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Six things first-time buyers should know

Six things first-time buyers should know

Buying your first home is a major milestone, but many first-time home buyers are so anxious to sign the papers, that they make a lot of first-timer mistakes in the process. The following six tips are things that first-time home buyers should know before they even begin the process of looking for that first home.

Understand the financial aspects

A surprising number of first-time buyers don’t really understand how a mortgage works and consequently, have no idea how much home they can afford. So many anxious first-time buyers waste a lot of time initially trying to find the perfect home only to find they’re nowhere close to affording it. Instead, first-time buyers need to take a hard look at their own financial situation and understand what’s in their price range given their income, savings, and credit score.

See potential, not problems

Unless they’ve just won the lottery, most first-time home buyers don’t have the luxury of picking out a home that fulfills all their hopes and dreams. Getting that dream home often takes decades of trading up starting with a real fixer-upper. In almost every case, first-time home buyers will have to sacrifice on many of their wants. It can be easy at first, to dismiss a lot of good homes because of things the buyer doesn’t like but as time goes on, and the reality of their financial situation sinks in, first-time buyers eventually realize they’ll have to make some compromises. A better way is for first-time buyers to adjust their expectations from the start and realize that the homes in their price range are going to have some imperfections. Learn to differentiate between problems that are more easily fixed, and problems that are a money pit. For example, if a home has unsightly baseboard radiators, the homeowner can invest a little money into baseboard heater covers to make them more sleep and modern. If a home badly needs a new coat of paint, the new homeowner can paint it. Major problems like issues with the roof or the presence of harmful materials like asbestos or lead-based paint, on the other hand are more trouble than they’re worth which brings us to the next tip.

Hire a home inspector

It’s the home inspector’s job to help buyers differentiate between the easy-to-fix issues and the more problematic issues. A good home inspector will not only be able to spot problems that need immediate attention, but he/she will also be able to be give you a fairly accurate estimate of how much it will cost to make those repairs. This information is invaluable at helping you decide on a fair bid for a home. The information may also give you some bargaining power: you can require the homeowner to make certain repairs before offering the amount they’re asking for.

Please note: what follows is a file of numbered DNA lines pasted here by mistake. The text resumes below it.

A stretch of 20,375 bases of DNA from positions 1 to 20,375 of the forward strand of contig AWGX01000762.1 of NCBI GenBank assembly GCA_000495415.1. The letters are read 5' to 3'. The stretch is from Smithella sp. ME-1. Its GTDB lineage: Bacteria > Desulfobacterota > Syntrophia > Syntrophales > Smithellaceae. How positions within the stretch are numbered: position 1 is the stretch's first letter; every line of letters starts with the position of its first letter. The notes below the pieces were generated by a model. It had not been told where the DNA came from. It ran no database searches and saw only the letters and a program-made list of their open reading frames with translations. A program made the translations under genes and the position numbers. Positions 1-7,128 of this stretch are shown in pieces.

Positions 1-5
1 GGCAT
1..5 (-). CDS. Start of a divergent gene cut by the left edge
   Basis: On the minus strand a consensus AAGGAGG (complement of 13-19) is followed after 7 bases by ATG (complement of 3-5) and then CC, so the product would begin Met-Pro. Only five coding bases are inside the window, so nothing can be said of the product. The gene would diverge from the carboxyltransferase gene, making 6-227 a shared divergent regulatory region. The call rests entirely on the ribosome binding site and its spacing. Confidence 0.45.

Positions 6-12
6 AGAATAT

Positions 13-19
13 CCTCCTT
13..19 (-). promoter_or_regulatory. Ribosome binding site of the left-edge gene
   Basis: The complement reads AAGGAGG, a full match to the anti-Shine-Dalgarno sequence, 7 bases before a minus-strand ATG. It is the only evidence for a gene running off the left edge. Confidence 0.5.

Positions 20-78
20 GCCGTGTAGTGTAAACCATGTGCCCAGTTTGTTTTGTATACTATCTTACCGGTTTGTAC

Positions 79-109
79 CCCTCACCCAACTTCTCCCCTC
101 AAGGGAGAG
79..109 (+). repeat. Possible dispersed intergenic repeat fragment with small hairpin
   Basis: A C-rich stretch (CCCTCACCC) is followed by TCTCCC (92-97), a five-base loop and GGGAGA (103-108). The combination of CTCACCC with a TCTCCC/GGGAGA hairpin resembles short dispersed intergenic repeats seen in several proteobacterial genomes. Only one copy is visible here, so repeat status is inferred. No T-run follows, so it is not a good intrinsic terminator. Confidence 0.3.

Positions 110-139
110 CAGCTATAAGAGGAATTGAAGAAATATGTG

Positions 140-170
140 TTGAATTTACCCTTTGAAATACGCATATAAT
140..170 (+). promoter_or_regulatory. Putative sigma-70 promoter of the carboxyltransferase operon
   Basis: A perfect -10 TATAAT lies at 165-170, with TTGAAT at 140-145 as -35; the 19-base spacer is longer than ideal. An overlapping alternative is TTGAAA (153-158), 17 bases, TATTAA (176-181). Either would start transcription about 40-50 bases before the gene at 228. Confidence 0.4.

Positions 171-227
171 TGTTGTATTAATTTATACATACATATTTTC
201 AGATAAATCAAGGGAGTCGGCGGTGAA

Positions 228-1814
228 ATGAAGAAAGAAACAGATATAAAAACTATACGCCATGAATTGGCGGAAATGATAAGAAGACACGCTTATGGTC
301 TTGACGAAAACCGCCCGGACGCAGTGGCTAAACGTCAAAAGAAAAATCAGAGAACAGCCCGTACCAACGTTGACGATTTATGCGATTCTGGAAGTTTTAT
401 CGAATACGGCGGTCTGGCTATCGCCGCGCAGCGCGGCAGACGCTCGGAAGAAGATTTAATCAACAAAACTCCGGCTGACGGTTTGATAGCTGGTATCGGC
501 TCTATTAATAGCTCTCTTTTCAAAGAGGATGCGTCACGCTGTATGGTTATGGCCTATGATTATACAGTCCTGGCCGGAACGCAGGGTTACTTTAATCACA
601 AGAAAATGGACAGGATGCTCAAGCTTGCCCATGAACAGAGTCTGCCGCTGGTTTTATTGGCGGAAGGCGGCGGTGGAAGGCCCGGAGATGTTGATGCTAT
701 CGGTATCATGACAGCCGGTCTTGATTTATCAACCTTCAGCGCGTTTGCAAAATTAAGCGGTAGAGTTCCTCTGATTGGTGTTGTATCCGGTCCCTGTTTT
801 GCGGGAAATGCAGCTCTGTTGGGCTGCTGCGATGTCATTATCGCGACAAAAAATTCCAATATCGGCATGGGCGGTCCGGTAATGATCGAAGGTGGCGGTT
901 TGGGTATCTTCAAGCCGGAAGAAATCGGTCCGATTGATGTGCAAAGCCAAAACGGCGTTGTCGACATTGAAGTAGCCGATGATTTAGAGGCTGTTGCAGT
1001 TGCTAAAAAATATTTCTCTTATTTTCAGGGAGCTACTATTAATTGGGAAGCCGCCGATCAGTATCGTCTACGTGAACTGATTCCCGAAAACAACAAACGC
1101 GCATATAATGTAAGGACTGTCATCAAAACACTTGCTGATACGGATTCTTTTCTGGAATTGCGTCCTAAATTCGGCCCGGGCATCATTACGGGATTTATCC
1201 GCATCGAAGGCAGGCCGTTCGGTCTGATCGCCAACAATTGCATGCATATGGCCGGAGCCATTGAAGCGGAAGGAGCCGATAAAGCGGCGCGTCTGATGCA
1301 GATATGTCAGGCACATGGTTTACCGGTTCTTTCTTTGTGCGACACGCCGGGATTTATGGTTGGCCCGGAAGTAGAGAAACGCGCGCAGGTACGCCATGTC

Hire a good real-estate agent

First-time buyers often forgo a real-estate agent because they don’t want to pay a percentage to him/her and want to get the most for their money. Ironically, it’s the first-time buyer who can most benefit from having a real-estate agent. It’s a good idea to pick an agent who is patient and ready to help guide you through the process and help you understand how it works and not just someone who will do all the work for you.

Space vs. convenience

The convenience of a home in the city means sacrificing space while the freedom of more space means sacrificing the convenience that comes with living closer to all the action. First-time buyers must accept going in that they can only have one or the other and need to carefully consider their priorities before settling on which kind of home to look for.

The down payment

The size of the down payment is one of the most important factors that will determine how much of a mortgage a home buyer can be approved for and what kind of rate they can get on that mortgage. First-time buyers often can’t afford a big down payment but it’s still important to save up at least a small down payment. Many first-time buyers make the mistake of trying to buy a home when they have practically no savings at all with which to make a down payment. This severely restricts the number of homes that will be in their budget.




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